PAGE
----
Legislation to Use Grants for Workforce Development

Legislation is being proposed that would encourage college students to not only pursue degrees for high-demand jobs, but to stay and work in Washington state after graduation. John Sattgast from the Washington House Republicans reports from Olympia.

SATTGAST: The Workforce Education Investment Act, adopted during the 2019 session, was funded by a tax increase on many Washington businesses. It guarantees free or reduced tuition for more than 110 thousand college students. However. . .

GILDON:
“It didn’t really have any sideboards on it. It didn’t really have any intentionality as far as which degrees are prioritized.”

SATTGAST: Puyallup Representative Chris Gildon says the program doesn’t get at the heart of the problem – developing a workforce of graduating college students to fill vacant high-demand jobs in Washington state. The 25th District lawmaker has proposed legislation that would narrow the free and reduced tuition workforce grants to students who pursue high-demand degrees.

GILDON: “We want to develop and name those specific priority career fields. Where do we need additional workforce in the future?”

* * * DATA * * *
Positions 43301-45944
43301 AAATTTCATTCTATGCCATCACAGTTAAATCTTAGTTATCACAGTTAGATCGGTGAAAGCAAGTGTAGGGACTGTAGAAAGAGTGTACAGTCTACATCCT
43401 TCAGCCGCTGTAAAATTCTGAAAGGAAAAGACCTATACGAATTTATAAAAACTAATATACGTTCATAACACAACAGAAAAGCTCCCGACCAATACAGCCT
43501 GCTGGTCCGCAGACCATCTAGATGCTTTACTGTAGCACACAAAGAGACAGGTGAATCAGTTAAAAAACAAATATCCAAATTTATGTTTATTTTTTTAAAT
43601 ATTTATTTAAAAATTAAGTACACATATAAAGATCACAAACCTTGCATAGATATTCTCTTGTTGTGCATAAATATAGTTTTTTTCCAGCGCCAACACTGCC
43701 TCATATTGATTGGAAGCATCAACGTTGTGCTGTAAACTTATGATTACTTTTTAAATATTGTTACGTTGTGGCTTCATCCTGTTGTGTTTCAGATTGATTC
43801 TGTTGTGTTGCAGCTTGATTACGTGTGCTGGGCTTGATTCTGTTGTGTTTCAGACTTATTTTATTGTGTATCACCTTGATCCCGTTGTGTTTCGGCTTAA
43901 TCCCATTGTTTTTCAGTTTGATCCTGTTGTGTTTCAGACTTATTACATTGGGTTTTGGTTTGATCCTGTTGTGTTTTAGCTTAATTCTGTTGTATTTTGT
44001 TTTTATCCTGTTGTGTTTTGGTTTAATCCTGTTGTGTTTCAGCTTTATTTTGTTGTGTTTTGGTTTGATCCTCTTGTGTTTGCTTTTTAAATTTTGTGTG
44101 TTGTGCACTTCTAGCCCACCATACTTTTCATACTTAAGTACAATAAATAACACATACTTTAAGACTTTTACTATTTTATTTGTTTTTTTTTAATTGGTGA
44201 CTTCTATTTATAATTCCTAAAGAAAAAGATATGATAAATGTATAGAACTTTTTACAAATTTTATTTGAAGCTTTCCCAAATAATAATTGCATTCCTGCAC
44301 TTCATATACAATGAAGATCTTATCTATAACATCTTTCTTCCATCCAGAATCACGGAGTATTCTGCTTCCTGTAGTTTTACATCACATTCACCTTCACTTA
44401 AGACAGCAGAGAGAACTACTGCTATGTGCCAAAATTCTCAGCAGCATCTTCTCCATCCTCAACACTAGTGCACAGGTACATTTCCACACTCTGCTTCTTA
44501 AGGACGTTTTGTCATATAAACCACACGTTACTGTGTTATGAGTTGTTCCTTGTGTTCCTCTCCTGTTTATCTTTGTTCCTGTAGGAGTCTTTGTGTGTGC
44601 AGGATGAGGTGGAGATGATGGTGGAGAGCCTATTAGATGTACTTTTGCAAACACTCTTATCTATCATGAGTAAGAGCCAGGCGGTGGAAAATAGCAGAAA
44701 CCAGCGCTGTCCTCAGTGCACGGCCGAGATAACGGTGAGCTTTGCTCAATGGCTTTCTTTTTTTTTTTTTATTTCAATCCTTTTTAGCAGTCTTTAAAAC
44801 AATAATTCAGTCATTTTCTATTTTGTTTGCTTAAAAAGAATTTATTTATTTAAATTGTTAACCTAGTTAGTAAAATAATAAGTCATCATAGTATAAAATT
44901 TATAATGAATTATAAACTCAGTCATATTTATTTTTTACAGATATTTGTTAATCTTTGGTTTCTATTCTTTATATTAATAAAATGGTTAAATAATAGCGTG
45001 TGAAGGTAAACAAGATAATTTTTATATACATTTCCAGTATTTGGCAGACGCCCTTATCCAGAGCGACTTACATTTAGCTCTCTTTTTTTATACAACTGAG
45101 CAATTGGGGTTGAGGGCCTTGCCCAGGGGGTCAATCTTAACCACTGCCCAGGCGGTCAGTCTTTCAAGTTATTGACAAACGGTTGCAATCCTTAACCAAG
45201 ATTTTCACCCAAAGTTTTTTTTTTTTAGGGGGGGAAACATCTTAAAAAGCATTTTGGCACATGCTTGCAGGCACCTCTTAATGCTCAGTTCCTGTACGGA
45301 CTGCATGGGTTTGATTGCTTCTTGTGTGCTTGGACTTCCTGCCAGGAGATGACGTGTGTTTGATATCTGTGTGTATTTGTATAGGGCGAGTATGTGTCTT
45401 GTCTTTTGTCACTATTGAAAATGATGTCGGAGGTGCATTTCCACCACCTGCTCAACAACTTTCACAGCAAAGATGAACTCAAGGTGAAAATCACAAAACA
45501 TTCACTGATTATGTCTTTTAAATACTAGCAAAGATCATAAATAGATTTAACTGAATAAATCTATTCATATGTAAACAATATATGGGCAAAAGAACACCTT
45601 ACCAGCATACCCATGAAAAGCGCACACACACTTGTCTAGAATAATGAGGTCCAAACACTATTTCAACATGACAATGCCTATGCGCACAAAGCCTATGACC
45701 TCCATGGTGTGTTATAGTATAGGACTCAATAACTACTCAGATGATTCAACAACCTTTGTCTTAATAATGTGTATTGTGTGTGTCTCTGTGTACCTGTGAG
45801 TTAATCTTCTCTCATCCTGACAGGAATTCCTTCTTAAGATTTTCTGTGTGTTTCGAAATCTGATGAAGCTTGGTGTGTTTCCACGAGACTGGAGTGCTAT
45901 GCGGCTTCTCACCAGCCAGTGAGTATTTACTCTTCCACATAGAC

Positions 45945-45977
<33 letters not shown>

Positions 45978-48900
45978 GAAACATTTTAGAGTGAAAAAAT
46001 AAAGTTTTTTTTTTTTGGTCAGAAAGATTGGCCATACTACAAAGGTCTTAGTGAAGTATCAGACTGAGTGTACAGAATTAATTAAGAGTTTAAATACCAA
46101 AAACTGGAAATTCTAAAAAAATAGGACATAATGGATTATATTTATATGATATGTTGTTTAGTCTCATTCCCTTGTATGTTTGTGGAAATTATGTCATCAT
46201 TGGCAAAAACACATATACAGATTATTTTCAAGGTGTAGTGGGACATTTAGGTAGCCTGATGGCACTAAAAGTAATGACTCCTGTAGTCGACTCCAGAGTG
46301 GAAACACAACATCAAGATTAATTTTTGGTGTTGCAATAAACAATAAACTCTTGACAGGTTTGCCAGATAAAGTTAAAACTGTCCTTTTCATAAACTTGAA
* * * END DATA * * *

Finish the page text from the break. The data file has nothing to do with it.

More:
SATTGAST: Gildon’s bill would still allow students in non-priority fields to receive the grants, later converted to zero-percent interest loans. A second bill would require grant recipients to work in Washington state up to two years if they received aid in their junior and senior years.

GILDON: “If our job as the Washington State Legislature is to develop the workforce for Washington state, if we have a lot of students that we are educating and then they’re migrating out to Oregon or California or New York, that kind of defeats the purpose, right?”

SATTGAST: Gildon is also proposing businesses receive a tax credit equal to grants, scholarships or other financial assistance they’ve given college students. All three bills have been pre-filed for introduction in the 60-day legislative session, which begins January 13th.

John Sattgast, Olympia.

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